Perhaps the student is having problems in another area of life that impinges on his or her study habits, making it seem as if the student is not working hard enough. Mention this observation in an unemotional manner, and point out some positive observation concerning the student's abilities, personality, or other achievements. Gently explain that the student may later regret not having made more effort on the assignment, and ask if he or she needs some help setting some short term goals to accomplish the task. If the student continually fails to make a worthwhile effort to do his or her work, the tutor may have to discontinue working with the student. Explain to the student that the sessions are either not benefiting the student or it is a waste of the tutor-student's time that can be put to better use. Advise the student to consider future tutoring sessions when he or she is ready to make a more serious attempt or the assignment takes a higher priority.
The student comes to the tutor session unprepared
Often it is necessary in a first-time session with a student to explain what to bring, i.e., rough draft, assignment sheet, or other instructions form class. If the student comes to the second session unprepared, politely repeat the discussion or list of items mentioned in the first session, and explain that it will not be possible to work without some appropriate structure. If the student shows up the third time unprepared, cancel the session. The student needs to understand that in order to be successful in any real life setting, he or she must assume personal responsibility.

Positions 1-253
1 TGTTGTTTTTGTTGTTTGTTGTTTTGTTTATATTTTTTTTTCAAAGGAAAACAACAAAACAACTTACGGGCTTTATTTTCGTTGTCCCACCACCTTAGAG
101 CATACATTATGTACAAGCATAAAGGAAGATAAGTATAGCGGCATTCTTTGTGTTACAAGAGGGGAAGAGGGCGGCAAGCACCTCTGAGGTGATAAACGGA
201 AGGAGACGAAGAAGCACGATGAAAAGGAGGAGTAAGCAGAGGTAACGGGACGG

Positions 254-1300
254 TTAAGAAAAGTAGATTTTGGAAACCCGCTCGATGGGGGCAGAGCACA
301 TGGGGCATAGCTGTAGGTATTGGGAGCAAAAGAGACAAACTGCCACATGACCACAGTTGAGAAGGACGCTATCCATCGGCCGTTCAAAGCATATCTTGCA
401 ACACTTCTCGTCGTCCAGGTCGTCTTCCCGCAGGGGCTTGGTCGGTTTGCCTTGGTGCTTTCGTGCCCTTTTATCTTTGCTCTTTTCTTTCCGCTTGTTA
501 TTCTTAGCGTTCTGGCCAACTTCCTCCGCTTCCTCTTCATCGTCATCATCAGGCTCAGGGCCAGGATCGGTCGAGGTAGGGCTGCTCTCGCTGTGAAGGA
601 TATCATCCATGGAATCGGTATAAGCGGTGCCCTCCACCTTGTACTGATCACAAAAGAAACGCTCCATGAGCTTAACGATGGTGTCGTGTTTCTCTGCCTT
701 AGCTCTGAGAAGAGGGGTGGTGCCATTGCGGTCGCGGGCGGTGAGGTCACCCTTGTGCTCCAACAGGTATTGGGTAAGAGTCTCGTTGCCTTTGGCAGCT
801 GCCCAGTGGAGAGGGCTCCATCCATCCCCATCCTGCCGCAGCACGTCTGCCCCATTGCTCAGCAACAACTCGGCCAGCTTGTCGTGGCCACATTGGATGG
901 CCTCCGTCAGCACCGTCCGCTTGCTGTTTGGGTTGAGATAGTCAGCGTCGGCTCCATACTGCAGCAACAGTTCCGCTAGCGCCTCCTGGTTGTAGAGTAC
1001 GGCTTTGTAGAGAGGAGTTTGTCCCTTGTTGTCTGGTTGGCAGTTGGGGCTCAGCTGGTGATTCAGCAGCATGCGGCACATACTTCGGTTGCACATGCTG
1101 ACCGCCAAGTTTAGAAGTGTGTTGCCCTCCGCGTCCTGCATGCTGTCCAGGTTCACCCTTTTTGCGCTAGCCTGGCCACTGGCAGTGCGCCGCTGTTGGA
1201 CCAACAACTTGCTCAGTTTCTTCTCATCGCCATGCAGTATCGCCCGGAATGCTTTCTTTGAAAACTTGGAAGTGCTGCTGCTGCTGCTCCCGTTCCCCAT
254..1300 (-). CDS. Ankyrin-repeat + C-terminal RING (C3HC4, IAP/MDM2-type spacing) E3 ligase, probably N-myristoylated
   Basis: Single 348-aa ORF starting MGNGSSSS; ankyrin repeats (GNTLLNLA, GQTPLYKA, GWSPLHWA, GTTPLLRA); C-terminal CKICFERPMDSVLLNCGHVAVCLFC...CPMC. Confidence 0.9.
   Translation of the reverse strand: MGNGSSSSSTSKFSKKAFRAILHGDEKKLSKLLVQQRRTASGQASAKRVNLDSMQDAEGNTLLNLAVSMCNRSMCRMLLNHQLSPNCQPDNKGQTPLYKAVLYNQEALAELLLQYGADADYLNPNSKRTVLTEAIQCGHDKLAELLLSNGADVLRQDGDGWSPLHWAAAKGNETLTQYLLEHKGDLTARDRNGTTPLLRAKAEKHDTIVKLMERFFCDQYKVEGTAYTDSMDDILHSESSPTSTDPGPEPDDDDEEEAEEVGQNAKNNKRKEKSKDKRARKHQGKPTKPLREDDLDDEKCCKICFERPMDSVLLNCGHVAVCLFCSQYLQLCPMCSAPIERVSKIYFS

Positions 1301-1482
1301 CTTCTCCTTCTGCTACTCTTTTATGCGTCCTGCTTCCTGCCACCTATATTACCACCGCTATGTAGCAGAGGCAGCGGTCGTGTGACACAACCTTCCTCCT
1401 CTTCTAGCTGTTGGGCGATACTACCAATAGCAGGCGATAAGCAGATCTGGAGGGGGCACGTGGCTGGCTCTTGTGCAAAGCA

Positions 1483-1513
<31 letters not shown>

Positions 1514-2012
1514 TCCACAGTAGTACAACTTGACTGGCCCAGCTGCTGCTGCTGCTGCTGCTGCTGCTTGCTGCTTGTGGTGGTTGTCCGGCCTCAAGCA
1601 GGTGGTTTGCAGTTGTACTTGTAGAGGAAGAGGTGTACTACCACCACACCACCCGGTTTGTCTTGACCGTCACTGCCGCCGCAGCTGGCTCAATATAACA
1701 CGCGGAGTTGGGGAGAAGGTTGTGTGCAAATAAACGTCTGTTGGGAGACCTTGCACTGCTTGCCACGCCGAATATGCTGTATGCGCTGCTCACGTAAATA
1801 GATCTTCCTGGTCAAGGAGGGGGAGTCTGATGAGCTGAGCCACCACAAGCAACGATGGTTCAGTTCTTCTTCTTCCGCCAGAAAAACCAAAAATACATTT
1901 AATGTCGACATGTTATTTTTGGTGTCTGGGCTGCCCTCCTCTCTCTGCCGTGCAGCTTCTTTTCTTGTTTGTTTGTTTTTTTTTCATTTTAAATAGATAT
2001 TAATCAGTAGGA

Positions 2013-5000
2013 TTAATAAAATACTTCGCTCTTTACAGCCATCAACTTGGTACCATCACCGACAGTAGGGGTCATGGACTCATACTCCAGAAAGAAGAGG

The student is late and/or fails to arrive
Do not be upset if the student is late or does not show up for the session. Remind the student of the importance of being on time or calling TLC if he or she cannot keep the appointment. Give the student an opportunity to explain why he or she was late or missed the session, and indicate that it would be good to make a second appointment if necessary. If the student is late or misses the second appointment, remind him or her that if this happens a third time it will not be acceptable since other students need to use the time. Gently explain that a tutor will not be able to work with the student in the future. A good rule to go by is "Three strikes and you're out," which allows the student to miss or be late for two sessions, but missing the third session automatically makes the tutor unavailable. Be sure the student knows about this policy before the third session-TLC is not trying to get rid of students who ask for help, but to get rid of inappropriate behavior that imposes on other students' needs.